Navy’s mindset shift as the theatre shifts from Karachi to Indo-Pacific
28 August, 2022 | Pranay Lad
On the afternoon of September 2, Prime Minister Narendra Modi will commission the INS Vikrant aircraft carrier into the Indian Navy. Following the indigenous construction of three nuclear-powered b...
On the afternoon of September 2, Prime Minister Narendra Modi will commission the INS Vikrant aircraft carrier into the Indian Navy.
Following the indigenous construction of three nuclear-powered ballistic missile submarines, India will demonstrate its capability and material technology to design and build aircraft carriers with the commissioning.
After September 2, the Indian Navy will have two carriers, though Vikrant will take another year to fully operationalize and INS Vikramaditya will be fully operational by the end of the year.
While the debate over acquiring a third aircraft carrier with a larger capacity, capability, and operational radius has already begun, the Indian Navy must first prove its worth with its current robust force before acquiring any bigger boy toys.
With two aircraft carriers and a half-century of naval aviation experience, the Indian Navy is a force to be reckoned with in the Indo-Pacific, capable of opening the seafront against any Asian power. The Indian Navy must shift its mindset from one of maritime diplomacy to one of combat on the high seas. It needs to shift from force projection to force application.
Simply put, the Indian Navy needs to show teeth now that the theatre has shifted from mere blockading of Karachi harbour to the Indo-Pacific and against an adversary who wants to be the world’s number one power and is willing to throw all rules out the window to achieve that goal. The audacity and impudence of China’s Ambassador to Sri Lanka in claiming that India has occupied the island nation 17 times in history is just hors d’oeuvre.
The Chinese war dance around Taiwan and the Indo-Pacific cannot be dismissed as domestic Kabuki. China is using force and announcing its presence as a pre-eminent power on the global stage, just as it did in Ladakh in May 2020.
The Indian Navy’s desire for a third aircraft carrier makes sense only if it can confront a foe on its doorstep and deep in the Indo-Pacific. It is pointless to invest billions of dollars in a carrier strike force to protect the Bay of Bengal or the Arabian Sea.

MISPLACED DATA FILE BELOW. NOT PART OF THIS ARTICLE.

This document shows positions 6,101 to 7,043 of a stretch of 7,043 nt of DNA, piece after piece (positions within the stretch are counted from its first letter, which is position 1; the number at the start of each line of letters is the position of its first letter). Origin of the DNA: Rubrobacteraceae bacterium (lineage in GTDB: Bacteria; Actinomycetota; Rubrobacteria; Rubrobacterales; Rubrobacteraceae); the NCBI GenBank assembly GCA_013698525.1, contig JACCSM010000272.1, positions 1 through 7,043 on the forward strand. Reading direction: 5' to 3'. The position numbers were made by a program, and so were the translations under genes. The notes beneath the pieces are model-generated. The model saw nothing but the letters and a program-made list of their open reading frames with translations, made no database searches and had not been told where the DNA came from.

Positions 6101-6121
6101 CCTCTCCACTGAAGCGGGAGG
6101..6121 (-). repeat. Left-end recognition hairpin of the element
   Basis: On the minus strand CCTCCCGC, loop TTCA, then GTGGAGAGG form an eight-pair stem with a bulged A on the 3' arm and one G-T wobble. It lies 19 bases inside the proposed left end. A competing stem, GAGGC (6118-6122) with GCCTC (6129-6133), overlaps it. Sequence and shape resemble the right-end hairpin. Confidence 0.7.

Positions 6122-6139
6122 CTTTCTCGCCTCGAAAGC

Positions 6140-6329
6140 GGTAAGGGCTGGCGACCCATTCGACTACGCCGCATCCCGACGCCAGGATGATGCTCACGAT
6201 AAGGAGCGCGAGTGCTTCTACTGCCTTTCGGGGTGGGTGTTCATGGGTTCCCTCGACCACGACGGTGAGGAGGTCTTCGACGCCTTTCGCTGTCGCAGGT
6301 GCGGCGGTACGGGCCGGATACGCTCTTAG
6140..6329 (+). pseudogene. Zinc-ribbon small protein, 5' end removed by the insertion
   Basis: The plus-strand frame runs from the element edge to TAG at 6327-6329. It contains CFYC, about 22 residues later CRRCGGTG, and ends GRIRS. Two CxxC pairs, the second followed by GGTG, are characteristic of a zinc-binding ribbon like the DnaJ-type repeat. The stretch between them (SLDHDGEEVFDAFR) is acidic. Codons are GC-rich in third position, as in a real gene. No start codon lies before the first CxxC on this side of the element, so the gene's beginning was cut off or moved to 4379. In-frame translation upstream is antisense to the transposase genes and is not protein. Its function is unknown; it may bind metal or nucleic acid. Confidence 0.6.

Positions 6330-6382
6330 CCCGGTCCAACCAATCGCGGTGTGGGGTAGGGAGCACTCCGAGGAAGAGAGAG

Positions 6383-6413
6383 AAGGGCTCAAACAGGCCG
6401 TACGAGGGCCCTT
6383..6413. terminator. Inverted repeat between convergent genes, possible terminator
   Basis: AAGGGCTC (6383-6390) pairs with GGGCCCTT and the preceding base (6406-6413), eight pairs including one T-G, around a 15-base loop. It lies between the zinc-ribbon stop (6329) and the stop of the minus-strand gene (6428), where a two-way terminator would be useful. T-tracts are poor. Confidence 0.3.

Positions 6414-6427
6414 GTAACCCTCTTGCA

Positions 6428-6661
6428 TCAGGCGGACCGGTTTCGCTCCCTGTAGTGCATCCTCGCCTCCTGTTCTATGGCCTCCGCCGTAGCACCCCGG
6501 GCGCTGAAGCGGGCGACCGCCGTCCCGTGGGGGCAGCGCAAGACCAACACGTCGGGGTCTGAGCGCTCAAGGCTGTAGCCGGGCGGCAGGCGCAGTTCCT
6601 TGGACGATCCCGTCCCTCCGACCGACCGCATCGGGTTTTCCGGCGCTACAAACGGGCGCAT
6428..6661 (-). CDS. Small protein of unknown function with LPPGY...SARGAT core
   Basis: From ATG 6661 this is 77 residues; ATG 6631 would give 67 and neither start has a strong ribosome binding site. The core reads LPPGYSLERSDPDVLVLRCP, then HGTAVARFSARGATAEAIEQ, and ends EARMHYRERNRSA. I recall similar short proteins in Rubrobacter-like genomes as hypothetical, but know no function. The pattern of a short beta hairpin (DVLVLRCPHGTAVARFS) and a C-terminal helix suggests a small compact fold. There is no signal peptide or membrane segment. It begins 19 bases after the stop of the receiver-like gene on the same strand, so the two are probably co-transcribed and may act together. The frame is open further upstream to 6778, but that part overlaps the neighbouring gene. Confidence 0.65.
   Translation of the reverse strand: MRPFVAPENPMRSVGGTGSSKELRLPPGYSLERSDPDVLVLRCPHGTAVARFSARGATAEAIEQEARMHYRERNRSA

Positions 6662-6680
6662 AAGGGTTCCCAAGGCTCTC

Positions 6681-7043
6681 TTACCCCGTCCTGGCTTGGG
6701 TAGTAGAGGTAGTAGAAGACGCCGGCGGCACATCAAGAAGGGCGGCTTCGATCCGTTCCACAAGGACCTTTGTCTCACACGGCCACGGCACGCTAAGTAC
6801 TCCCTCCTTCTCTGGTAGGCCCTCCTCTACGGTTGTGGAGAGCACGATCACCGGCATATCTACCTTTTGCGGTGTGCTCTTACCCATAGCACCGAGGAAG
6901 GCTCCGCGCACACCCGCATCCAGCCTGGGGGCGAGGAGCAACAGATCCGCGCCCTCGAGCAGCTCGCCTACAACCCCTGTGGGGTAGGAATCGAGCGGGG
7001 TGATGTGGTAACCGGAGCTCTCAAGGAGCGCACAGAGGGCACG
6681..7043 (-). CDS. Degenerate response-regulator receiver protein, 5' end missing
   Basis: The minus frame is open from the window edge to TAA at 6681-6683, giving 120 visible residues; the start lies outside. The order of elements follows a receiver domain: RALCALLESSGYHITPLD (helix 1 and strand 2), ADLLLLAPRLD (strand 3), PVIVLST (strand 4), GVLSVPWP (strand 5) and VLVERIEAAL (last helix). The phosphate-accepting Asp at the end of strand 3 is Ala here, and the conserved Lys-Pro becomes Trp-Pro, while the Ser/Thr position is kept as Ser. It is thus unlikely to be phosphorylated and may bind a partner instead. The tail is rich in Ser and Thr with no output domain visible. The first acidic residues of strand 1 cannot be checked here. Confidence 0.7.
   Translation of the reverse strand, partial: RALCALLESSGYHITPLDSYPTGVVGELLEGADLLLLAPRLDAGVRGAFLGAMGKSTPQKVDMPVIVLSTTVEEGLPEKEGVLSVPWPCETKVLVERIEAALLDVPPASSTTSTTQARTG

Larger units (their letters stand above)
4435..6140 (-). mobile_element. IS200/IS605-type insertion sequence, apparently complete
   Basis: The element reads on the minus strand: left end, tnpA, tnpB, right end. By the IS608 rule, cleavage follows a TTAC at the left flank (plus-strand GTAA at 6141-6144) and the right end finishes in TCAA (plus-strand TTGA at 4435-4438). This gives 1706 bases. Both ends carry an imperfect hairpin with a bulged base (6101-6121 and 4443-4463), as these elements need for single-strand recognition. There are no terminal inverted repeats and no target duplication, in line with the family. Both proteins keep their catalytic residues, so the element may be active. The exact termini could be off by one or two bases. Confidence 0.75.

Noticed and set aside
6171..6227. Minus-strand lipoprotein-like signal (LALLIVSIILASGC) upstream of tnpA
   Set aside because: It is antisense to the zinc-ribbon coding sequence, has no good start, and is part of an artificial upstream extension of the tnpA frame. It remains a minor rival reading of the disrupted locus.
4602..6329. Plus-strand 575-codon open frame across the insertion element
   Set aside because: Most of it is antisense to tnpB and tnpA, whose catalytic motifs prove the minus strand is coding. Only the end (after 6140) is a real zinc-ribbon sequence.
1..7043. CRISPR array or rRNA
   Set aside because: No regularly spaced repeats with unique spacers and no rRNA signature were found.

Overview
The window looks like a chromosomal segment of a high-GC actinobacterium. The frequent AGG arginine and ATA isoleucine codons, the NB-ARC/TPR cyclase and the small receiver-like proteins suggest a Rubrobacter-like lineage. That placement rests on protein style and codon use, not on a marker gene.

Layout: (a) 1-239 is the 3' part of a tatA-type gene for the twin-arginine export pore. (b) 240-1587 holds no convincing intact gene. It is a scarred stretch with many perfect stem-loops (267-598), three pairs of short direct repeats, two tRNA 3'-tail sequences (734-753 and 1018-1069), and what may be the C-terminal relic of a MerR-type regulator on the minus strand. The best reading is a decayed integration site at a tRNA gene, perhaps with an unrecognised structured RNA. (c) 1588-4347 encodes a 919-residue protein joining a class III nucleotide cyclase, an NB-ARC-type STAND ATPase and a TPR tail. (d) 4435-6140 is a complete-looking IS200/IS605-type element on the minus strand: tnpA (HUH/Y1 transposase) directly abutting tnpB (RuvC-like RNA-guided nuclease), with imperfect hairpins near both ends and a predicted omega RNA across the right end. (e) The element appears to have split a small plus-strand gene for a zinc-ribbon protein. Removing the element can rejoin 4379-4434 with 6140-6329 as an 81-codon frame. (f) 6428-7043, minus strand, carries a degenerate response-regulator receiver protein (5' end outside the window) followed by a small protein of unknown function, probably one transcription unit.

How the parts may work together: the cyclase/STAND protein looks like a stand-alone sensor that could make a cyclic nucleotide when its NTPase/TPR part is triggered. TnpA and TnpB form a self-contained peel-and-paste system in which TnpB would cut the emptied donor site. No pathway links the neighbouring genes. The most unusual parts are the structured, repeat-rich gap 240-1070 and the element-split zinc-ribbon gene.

Airbases on India’s island territories and anti-ship ballistic missiles can easily ensure this. It is worth noting that France has only one aircraft carrier strike force with its overseas territories, whereas the United Kingdom, once a dominant naval power with overseas territories, has two aircraft carriers.
China is the new kid on the block when it comes to naval aviation, as neither Japan nor Germany have aircraft carriers.
The only significant player in this game is the United States, which shares strategic interests with India in the Indo-Pacific due to a common threat, China.
Chinese activity in the Indian Ocean region has steadily increased over the last decade, with no less than 53 Satellite and Ballistic Missile tracking vessels, also known as Research Vessels, being monitored by Indian Navy units since 2020.
While Beijing is attempting to make the South China Sea its backyard, it is also dispatching more warships to the Indian Ocean and far Pacific in the name of maritime diplomacy or anti-piracy operations.
It is only a matter of time before the Chinese carrier strike force transits the Indian Ocean, putting pressure on the Indian Navy and the Persian Gulf sea lanes.
India’s adversary is well defined, and national security planners are fully aware of this. A third aircraft carrier makes sense only if the Indian Navy is willing to trade in its spotless white uniform and gleaming white shoes for battle fatigues.
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